A year after the Capitol insurrection, Donald Trump remains the de facto leader of the GOP
As a raging band of his supporters scaled walls, smashed windows, used flagpoles to beat police and breached the U.S. Capitol in a bid to overturn a free and fair election, Donald Trump’s excommunication from the Republican Party seemed a near certainty, his name tarnished beyond repair.
Some of his closest allies, including Fox News Channel hosts like Laura Ingraham, warned that day that Trump was “destroying” his legacy. “All I can say is count me out. Enough is enough,” said his friend and confidant Sen. Lindsey Graham. Mitch McConnell, the Senate Republican leader who worked closely with Trump to dramatically reshape the judiciary, later denounced him as “morally responsible” for the attack.
But one year later, Trump is hardly a leader in exile. Instead, he is the undisputed leader of the Republican Party and a leading contender for the 2024 presidential nomination.
Trump is positioning himself as a powerful force in the primary campaigns that will determine who gets the party’s backing heading into the fall midterms, when control of Congress, governor’s offices and state election posts are at stake. At least for now, there’s little stopping Trump as he makes unbending fealty to his vision of the GOP a litmus test for success in primary races, giving ambitious Republicans little incentive to cross him.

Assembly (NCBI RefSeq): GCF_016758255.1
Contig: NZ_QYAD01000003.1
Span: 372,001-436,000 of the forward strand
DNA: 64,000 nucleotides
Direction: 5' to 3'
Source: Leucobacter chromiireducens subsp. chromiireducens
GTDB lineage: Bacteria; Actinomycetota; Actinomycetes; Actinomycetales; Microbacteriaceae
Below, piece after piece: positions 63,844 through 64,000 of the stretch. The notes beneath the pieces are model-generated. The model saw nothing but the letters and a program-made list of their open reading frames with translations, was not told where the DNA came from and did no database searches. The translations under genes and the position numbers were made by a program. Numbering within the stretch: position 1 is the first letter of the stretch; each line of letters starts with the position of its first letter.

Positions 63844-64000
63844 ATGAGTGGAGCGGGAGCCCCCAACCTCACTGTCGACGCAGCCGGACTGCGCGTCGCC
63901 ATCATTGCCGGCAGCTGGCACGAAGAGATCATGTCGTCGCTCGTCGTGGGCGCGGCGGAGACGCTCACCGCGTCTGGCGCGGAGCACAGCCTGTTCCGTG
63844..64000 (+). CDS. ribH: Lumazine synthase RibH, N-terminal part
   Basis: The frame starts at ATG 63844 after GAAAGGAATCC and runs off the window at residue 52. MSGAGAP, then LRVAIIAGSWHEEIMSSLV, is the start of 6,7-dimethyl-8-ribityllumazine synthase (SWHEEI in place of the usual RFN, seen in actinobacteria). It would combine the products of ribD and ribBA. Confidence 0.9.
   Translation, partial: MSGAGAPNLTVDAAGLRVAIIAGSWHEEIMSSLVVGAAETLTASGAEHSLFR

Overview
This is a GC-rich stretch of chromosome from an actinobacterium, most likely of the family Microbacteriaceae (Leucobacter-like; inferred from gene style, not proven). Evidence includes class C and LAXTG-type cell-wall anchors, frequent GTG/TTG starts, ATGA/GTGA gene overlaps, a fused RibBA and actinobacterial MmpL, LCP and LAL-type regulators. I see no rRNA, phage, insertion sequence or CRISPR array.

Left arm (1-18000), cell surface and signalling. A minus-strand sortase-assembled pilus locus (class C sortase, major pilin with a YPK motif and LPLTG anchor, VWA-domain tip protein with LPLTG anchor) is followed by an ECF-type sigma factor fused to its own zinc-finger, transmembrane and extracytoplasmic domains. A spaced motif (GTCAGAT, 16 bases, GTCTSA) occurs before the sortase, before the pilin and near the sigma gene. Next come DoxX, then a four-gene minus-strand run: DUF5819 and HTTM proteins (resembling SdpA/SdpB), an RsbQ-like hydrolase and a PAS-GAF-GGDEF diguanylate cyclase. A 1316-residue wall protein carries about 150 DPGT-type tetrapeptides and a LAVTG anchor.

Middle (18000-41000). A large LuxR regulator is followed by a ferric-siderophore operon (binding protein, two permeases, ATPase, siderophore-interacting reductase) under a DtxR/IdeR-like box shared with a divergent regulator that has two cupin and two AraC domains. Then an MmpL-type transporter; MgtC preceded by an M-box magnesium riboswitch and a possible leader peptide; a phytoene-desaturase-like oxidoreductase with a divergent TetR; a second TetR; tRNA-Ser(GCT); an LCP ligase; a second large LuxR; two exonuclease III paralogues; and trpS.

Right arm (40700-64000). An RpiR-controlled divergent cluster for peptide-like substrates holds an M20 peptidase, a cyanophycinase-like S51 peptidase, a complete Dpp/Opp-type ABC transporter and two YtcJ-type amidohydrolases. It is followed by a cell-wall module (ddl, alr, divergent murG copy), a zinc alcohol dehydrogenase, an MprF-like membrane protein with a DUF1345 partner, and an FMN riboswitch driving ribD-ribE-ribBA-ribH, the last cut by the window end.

“Let’s just say I’m horrendously disappointed,” said former New Jersey Gov. Christine Todd Whitman, a longtime Republican who now serves on the advisory committee of the Renew America Movement, a group trying to wrest the party away from Trump’s control.
“His ego was never going to let him accept defeat and go quietly into the night,” she added. “But what I am surprised by is how deferential so many of the Republican elected officials” have been.
Rather than expressing any contrition for the events of Jan. 6, Trump often seems emboldened and has continued to lie about his 2020 election loss. He frequently—and falsely—says the “real” insurrection was on Nov. 3, the date of the 2020 election when Democrat Joe Biden won in a 306-232 Electoral College victory and by a 7 million popular vote margin.